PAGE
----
Microsoft has been one of the few companies to champion humankind’s oldest productivity tool, the pen, in the age of touch-based input and beyond. The success of its Surface Pro line of pen-enabled 2-in-1s have spawned a resurgence of the digitizer in current PCs, and serves as an excellent confirmation for the company to stick to its pen enabled future vision, culminating in Windows Ink, Microsoft’s latest effort in integrating the pen into its ultimate operating system, Windows 10. Slides from WinHEC 2016 – Microsoft’s forum for Windows hardware engineers – uncovered by familiar Twitter user WalkingCat @h0x0d offers a clear picture of this effort, along with some interesting insights.
According to the slides, the number of pen enabled devices have doubled in 2015, and currently, more than 50% of all devices with pen support are running Windows 10. It’s not a coincident that this happens: the digitizer has only come back in style quite recently, led by Microsoft Surface devices. One other reason for pen users to welcome Windows 10 onto their devices might just be the great dedication Microsoft is showing towards supporting the input type. The Windows Ink platform is the latest and biggest news, building several useful pen-based interactions right into Windows itself, making a more compelling pen experience than ever before. While Windows Ink will only come in full form along with the Windows 10 Anniversary Update slated for later this year, users have had a glimpse of its power during Build 2016, and hardware makers apparently much sooner at WinHEC 2016.
While the slides reiterate on several features of Windows Ink like Ink Workspace, low latency ink rendering, and ease of integration into applications with just one line of code, the more interesting part is Microsoft’s guidelines for hardware makers to create the best ink experience on Windows. The company introduced a new protocol, called Microsoft Pen, for pen on Windows, along with a pen design guideline that offers two templates for makers. The template guidelines include instructions for Surface Pro 2 and lower’s 2-button pen with a tail eraser, or the Surface Pro 3 and up’s three-button pen, with a Bluetooth button at the tail. The separation is rather peculiar, given that Microsoft itself seems to have been able to combine the high points of both designs in the latest Surface Pro 4 pen, whose tail button doubles as an eraser and a Bluetooth button.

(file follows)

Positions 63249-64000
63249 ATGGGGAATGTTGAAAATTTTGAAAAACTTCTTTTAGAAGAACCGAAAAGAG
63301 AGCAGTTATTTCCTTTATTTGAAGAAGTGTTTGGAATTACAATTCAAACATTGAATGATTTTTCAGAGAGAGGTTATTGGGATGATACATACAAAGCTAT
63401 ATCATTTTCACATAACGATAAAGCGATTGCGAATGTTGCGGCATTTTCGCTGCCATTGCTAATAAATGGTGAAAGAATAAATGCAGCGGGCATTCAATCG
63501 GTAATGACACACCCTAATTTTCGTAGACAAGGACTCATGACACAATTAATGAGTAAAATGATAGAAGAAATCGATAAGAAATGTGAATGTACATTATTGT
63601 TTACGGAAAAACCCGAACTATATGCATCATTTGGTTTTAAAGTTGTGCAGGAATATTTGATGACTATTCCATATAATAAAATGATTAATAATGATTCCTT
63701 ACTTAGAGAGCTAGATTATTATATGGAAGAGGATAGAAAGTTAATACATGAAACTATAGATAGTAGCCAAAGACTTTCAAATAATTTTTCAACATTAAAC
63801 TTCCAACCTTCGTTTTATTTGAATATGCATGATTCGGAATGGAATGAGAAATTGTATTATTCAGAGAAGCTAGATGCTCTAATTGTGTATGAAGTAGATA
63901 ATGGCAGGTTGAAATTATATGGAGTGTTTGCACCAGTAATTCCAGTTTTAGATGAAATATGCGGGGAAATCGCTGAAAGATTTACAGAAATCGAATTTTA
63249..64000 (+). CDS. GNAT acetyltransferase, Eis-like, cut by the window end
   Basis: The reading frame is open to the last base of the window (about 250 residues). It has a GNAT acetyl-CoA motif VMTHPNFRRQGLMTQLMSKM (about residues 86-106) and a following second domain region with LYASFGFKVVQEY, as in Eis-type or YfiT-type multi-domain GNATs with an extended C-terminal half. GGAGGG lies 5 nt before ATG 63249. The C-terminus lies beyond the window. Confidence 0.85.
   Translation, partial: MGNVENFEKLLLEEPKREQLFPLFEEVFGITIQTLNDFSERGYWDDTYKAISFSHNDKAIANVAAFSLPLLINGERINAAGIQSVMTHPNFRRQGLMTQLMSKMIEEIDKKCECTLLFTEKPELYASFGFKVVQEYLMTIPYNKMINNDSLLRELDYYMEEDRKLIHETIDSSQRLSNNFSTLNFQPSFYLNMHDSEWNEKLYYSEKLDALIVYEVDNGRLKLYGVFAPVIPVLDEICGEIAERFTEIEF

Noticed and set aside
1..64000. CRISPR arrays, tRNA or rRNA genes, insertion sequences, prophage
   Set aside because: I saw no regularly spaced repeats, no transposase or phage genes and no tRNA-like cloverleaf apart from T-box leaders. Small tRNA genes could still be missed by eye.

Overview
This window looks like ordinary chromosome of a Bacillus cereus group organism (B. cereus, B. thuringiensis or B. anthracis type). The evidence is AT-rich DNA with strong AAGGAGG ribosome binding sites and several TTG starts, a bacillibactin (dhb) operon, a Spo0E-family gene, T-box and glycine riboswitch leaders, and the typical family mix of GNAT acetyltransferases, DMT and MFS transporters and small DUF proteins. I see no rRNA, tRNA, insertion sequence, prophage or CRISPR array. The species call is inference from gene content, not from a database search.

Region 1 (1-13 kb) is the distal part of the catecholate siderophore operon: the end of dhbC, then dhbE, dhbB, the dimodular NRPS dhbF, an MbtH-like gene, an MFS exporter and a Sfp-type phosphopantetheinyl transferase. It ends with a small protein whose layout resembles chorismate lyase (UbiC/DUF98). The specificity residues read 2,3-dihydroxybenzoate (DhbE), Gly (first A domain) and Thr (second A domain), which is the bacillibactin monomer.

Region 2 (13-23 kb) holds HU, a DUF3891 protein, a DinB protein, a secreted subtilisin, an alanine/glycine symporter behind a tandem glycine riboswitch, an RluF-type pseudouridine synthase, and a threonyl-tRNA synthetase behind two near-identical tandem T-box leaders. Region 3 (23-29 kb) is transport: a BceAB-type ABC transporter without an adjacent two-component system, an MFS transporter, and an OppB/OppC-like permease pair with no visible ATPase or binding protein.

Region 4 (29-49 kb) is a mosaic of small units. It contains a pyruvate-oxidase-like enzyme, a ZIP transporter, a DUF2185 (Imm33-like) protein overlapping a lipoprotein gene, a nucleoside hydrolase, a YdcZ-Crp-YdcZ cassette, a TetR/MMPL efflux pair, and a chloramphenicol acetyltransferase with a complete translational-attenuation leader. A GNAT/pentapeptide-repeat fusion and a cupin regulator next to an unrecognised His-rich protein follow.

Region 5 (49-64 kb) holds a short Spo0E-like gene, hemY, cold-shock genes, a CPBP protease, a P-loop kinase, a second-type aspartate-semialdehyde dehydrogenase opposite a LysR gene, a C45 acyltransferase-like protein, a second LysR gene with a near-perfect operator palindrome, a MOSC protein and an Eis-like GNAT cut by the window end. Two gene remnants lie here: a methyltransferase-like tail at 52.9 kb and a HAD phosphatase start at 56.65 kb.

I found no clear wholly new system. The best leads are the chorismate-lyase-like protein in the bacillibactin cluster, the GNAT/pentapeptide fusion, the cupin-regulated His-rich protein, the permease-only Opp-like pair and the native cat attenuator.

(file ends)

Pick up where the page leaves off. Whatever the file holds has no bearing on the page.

Besides the design template, Microsoft also showcases its input driver model for pen input, as well as a suggested pen validation method using what seems like robot arms, presumably to test the screen’s reaction to pen input. The ultimate solution, however, is the Microsoft Pen Program. Described as a “turnkey solution for Windows Ink compatibility”, the Program promises what sounds like a standard manufacturing process using Microsoft technologies that will produce “high quality, power-efficient and affordable pens.” More importantly, all devices and pen pairings that are part of the program, using the Microsoft Pen protocol, will work with interchangeably. This is a huge step forward for pen technology from the days of Wacom’s single-handed dominance when the pens for its drawing tablets would not work with other Wacom-based pen enabled devices.
Wacom is listed as one of the suppliers of Microsoft Pen, and also among the provider for its compatible touch controllers, not surprisingly, as the company is known to be working with Microsoft on a new “Universal Pen” for Windows. The “Dual Protocol” part, however, suggests that future Wacom Pens may support both Microsoft Pen – referred to as the “Universal Pen Framework” (UPF) – and Wacom’s own technology – called Digital Stationery Consortium (DSC). Microsoft promises a “long term strategic partnership” with Wacom in the slides, and it will be interesting to see how this duo will continue to revolutionize inking in the future. The next step for Wacom already sounds like a dream for pen users: 240Hz pen, 4096 level pressure curves and support for many kinds of touch panels. The tech is expected to come out in Q4 2016.